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Seventh Circuit Ruling Means Retailers May Need to Provide Paid Leave Under USERRA

In a February 3, 2021 decision, the US Court of Appeals for the Seventh Circuit determined that the Uniformed Services Employment and Reemployment Rights Act of 1994 (“USERRA”) may require employers to provide employees with short-term paid military leave. Specifically, if an employer provides short-term paid leave for other comparable purposes such as sick time, jury duty, or bereavement, then the employer may need to do the same for military leave.

The case, White v. United Airlines, was brought as a class action by a United Airlines pilot who was on reserve duty for the US Air Force.  He had taken multiple short-term leaves for his military service during his employment and argued that those leaves should have been paid. The company’s policy provided paid leave for jury duty and paid sick leave, but not military leave. A three judge panel of the Seventh Circuit determined that the “rights and benefits” of employment that USERRA protects include paid leave. It remanded to the district court to determine whether the types of paid leave that United provided to its employees are comparable to military leave, considering (i) the duration of the leave; (ii) the purpose of the leave; and (iii) the ability of the employee to choose when to take leave.

All employers, and particularly those in the retail industry, should be mindful of the holding in White, the further analysis that will emerge from the district court, and the evolving law on this topic.  District courts across the country have rendered mixed decisions regarding whether USERRA requires employers to provide paid leave, and similar class actions are pending in multiple states. This litigation activity could well result in split decisions among the courts of appeals. Retailers should take action now by partnering with counsel to determine the potential for liability under their current policy and to make necessary revisions to mitigate liability in the future.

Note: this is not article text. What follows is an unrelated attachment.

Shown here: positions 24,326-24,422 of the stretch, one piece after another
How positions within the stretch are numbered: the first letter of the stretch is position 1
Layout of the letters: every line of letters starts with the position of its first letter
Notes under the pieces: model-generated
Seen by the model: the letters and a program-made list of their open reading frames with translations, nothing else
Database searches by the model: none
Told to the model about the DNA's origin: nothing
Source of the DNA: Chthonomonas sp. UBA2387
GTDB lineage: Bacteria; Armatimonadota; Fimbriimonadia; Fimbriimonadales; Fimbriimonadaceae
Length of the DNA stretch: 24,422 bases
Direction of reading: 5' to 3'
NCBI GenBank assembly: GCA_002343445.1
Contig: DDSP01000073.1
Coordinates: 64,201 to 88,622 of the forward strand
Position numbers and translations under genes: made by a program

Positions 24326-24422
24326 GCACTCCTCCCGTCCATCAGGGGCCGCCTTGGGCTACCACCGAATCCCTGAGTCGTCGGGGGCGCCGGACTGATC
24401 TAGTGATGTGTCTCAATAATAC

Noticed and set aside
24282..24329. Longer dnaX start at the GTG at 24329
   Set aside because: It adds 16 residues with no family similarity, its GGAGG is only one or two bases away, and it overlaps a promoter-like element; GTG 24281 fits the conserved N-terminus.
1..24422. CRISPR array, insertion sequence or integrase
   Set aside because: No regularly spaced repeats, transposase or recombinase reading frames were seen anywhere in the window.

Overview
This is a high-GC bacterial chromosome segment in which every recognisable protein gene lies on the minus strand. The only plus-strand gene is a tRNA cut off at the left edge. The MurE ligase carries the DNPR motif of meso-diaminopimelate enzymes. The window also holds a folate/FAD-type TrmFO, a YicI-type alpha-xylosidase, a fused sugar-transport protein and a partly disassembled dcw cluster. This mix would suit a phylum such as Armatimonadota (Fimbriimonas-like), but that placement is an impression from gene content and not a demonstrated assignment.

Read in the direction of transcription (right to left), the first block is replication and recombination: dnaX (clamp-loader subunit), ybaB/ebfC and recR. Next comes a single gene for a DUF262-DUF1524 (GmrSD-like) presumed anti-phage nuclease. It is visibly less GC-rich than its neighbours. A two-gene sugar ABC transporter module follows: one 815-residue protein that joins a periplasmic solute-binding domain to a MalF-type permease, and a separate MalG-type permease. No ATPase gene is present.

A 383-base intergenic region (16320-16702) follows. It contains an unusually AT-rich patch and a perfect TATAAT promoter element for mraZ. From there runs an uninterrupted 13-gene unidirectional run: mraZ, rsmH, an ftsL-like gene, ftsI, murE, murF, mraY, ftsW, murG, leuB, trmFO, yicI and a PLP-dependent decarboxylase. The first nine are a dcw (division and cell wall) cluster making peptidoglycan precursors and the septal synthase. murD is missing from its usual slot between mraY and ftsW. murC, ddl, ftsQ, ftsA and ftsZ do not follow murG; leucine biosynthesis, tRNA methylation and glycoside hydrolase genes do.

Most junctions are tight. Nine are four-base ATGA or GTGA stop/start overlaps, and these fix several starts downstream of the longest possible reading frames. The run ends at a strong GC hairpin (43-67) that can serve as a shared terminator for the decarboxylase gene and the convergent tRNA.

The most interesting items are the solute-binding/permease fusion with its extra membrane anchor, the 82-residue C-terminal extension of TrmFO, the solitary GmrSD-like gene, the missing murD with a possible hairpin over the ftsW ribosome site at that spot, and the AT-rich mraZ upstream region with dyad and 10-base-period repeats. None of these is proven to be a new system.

Copyright © 2021, Hunton Andrews Kurth LLP. All Rights Reserved.National Law Review, Volume XI, Number 96

About this Author

Robert T. Quackenboss Labor & Employment Litigation Attorney Hunton Andrews Kurth Washington, DC & New York, NY

Bob litigates complex employment, labor and business disputes.

Bob is a litigator who represents businesses in resolving their complex labor, employment, trade secret, non-compete and related commercial disputes. He was recognized as a Labor & Employment Star in Benchmark Litigation’s Rankings for 2019. He advises employers regarding union organizing activities, manages union election campaigns and litigates labor arbitrations nationwide. He also serves as co-chair of the firm’s Unfair Competition and Information Protection Task Force, which concentrates on trade secret theft,...

Katherine Sandberg Employment Lawyer Hunton Andrews Kurth Law Firm

Katherine has extensive experience in wage and hour class actions and high-stakes trade secrets litigation. She also has a demonstrated track record of favorable outcomes in federal and state courts for clients facing claims of discrimination, harassment, retaliation and unfair competition. Moreover, she has guided clients through difficult interactions with administrative agencies and claimants to resolve disputes before lawsuits are ever filed.

Katherine also has significant experience defending business owners in public accommodation access litigation involving claims of...

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